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Unread 17 Mar 2012, 15:40   #1
Tietäjä
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Financial refugees

It's a sketchy idea that I've been brainstorming a little since a Finnish economics tabloid published an article on Greek youth going rampant on Swedish classes. It occurs that the youth are busy learning Swedish in masses in order to enhance their chances of immigration. It's probably a little different shape than what we'd typically expect of refugees (in that we're all used to war refugees, and political refugees). Maybe I'll write a paper on it if I manage some structure and enough interesting data to look into empiria.

It has to do with the government financial system. I'm not going to go into the whole fiat money discussion again, but let's assume it's not relevant for now (since, whether it is a problem or not, is of no relevance to the direction of the outcome).

Pension systems and government's current spending are backed up by the promise of future payments. It's a (more or less) one-side agreement between the generations: if a government chooses (in democracy, people technically do) to obtain debt in order to pay for current expenses (pensions, public sector wages, so forth) they're making a decision to place the burden of payment to the next generation.

To write an example, consider the Finnish pension system: up until the 1990s, the pension payments from wages were as little as 5% (thus, 5% of wage had to be paid to the pension funds to finance future retirement). While life expectancy has soared (retirement age is going to be tied to expectancy soon, possibly), the money placed on the pension funds is no longer of sufficient capacity to pay for the expenses. In that, it would be necessary to either increase the collection as a percentage of wages, or obtain government debt. As a consequence, the rate has also soared from 5% to above 20% now, which of course has a direct impact on labour costs.

Since most people who never paid "much" of a pension payment, e.g. didn't collect enough money in the funds to finance their retirement costs, e.g. future and current pensions, there's a need to spend the money saved by the next generation to finance the previous generation's pensions. In such, the previous generation (here, touted "the greedy generation") has signed their own treaties so that the next generation will pay for them. The system is called a bit of a ponzi scheme (which it is, a pyramid), and it's sustainability rests on the next generation holding up to the agreement bestowed upon them. The resilient refusal of the greedy generation to change the retirement age or the pension levels is escalating the problem: it's the generation that still holds considerable political leverage.

While, in Finland, the problem isn't yet such that people would start refusing, Greeks are seeing this. In a myriad of problems generated by excess spending (it's not so much a financial system issue, whilst the system obviously 'enabled' this spending), the generation now in their twenties and below are already being seen as the "lost generation". The generation that will pay. However, the apparent urge to immigrate sheds light on a different issue. European expat laws aren't really binding in that you're able to switch your tax allegiance on even quite short a term. As long as this is possible, it is possible for a generation to 'break their part of the agreement'.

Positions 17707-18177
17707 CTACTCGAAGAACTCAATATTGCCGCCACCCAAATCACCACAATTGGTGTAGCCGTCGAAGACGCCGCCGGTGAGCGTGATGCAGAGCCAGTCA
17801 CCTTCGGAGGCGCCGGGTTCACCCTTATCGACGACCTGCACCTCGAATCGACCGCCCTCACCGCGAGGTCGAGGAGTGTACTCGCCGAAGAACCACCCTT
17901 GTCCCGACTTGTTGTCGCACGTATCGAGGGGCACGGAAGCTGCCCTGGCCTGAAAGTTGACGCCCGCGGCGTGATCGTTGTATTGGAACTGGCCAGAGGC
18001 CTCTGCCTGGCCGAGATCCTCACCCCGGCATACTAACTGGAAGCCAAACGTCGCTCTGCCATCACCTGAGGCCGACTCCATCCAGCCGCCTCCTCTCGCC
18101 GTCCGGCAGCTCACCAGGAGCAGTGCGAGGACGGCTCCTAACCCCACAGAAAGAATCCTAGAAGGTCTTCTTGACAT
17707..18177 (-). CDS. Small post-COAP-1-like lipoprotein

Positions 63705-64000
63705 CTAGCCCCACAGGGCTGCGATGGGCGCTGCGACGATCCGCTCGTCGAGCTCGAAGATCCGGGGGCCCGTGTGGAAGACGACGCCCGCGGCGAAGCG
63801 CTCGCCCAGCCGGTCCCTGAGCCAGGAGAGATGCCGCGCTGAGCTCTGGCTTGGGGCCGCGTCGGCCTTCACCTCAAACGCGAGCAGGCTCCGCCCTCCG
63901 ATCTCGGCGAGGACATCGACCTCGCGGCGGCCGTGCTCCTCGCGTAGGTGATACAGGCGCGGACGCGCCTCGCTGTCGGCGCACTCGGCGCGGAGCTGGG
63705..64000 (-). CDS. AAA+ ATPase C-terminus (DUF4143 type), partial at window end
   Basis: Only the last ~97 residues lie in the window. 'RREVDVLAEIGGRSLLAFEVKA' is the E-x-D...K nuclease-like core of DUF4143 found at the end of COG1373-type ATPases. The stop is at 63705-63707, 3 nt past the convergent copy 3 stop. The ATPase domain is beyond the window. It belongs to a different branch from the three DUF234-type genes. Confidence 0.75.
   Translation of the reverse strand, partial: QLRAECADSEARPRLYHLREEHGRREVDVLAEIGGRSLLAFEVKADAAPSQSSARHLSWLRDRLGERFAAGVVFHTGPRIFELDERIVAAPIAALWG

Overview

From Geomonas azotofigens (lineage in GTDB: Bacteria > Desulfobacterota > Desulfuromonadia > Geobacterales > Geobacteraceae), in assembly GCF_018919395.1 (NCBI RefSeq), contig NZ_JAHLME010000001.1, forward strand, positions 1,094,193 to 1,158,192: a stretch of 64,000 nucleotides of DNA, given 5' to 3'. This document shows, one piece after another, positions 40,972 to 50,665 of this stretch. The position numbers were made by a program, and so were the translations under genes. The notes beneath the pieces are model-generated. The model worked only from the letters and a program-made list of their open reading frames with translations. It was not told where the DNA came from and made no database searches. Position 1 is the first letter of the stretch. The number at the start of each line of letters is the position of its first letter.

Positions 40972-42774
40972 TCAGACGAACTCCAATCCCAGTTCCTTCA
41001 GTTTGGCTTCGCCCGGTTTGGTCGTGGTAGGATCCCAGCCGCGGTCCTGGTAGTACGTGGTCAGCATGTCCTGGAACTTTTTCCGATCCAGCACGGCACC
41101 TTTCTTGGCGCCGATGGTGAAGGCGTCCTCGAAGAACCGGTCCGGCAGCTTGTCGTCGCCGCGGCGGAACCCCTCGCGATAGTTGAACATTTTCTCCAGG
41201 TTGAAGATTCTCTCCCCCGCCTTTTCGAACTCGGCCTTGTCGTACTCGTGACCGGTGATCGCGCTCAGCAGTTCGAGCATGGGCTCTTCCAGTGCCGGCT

If a generation like the Greek one does break it's agreement and mass-immigrate (since it's not that difficult in the union, and countries like Sweden are probably well keen on accepting a dose of young eager workers to alleviate their own demographic issues!), it puts a very interesting question on the future of a nation, and the sustainability of such contracts. If Greek youth disappears from the Greece's tax payers list, there won't be anyone to keep the lights on. Misery, poverty, and a massive collapse will surely follow.

The curiosity breaks from the fact that national home is no longer necessarily considered something so important: the apparent willingness to seek refuge from they debts bestowed upon one by the previous national generation seems to point to this outcome. If anything, this should be one of the telling blows to show that a nation cannot place indefinite debt on it's future generations and simply expect them to obediently pay up. Sure, some of the grief may be alleviated by generational income transfers, e.g. financial inheritage, but it seems that there's a growing intention by the generation to spend their retirement days: they're even taking backward mortgages (e.g. selling a future to their property and receiving the payment now - things which will dramatically reduce any possible generational income transfers to the next generation).

I'm not really concluded on what the impact might be, if such financial refugee'ism becomes widespread. For certain, it will have very interesting consequences, especially if it happens under the premise that immigrating back to Greece probably isn't an option - and, likely, it will become even more unattractive since the years spent somewhere else will burden the government finance accordingly.

I'd expect it to happen, judging by the Greeks. It's interesting if it'll spread, and what are the consequences. Here, in Finland, we'll surely happily accept Finnish speaking immigrants that are willing to pay for our previous generation's costs. They might not be as heavy as the Greek ones!
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Unread 18 Mar 2012, 11:04   #2
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Re: Financial refugees

I am intrigued.

You say we're "used to political and war refugees". I disagree. Economic motives have always been the most common reason for migration to the West. Speaking for the Netherlands, we first had a wave of Spaniards and Italians in the 50s and 60s, and when they became too rich to want to do shitty jobs at minimum wage, and their job prospects in their native countries improved, they went back. We were then forced to switch to the next poorest countries over in the 70s and 80s, Morocco and Turkey. For them, the return phase has not yet come and might never come. More recently we've been seeing an increase in immigration from Poland & co, when some eastern European countries acceded into the EU back in 2004.

What is new, to me at least, is this notion of completely severing the bonds with the home country right from the very start. The usual pattern of economic migrants is that first, the parent with no job prospects come over. Whether that's the dad or the mum seems largely dependent on the culture. They largely live outside of the society of their guest country (very easy to do when you're alone with no responsibilities) and send the majority of their earnings back to the family in their native country. Sometimes It starts with seasonal migration (it is common in India to take a seasonal job in the big city in order to pay off loans, for example) and then develops into permanent residency. Some time later (he said vaguely...), the spouse and children join the lonely parent and only then do they really start to put down roots (the children, especially), beginning the hard process of integration.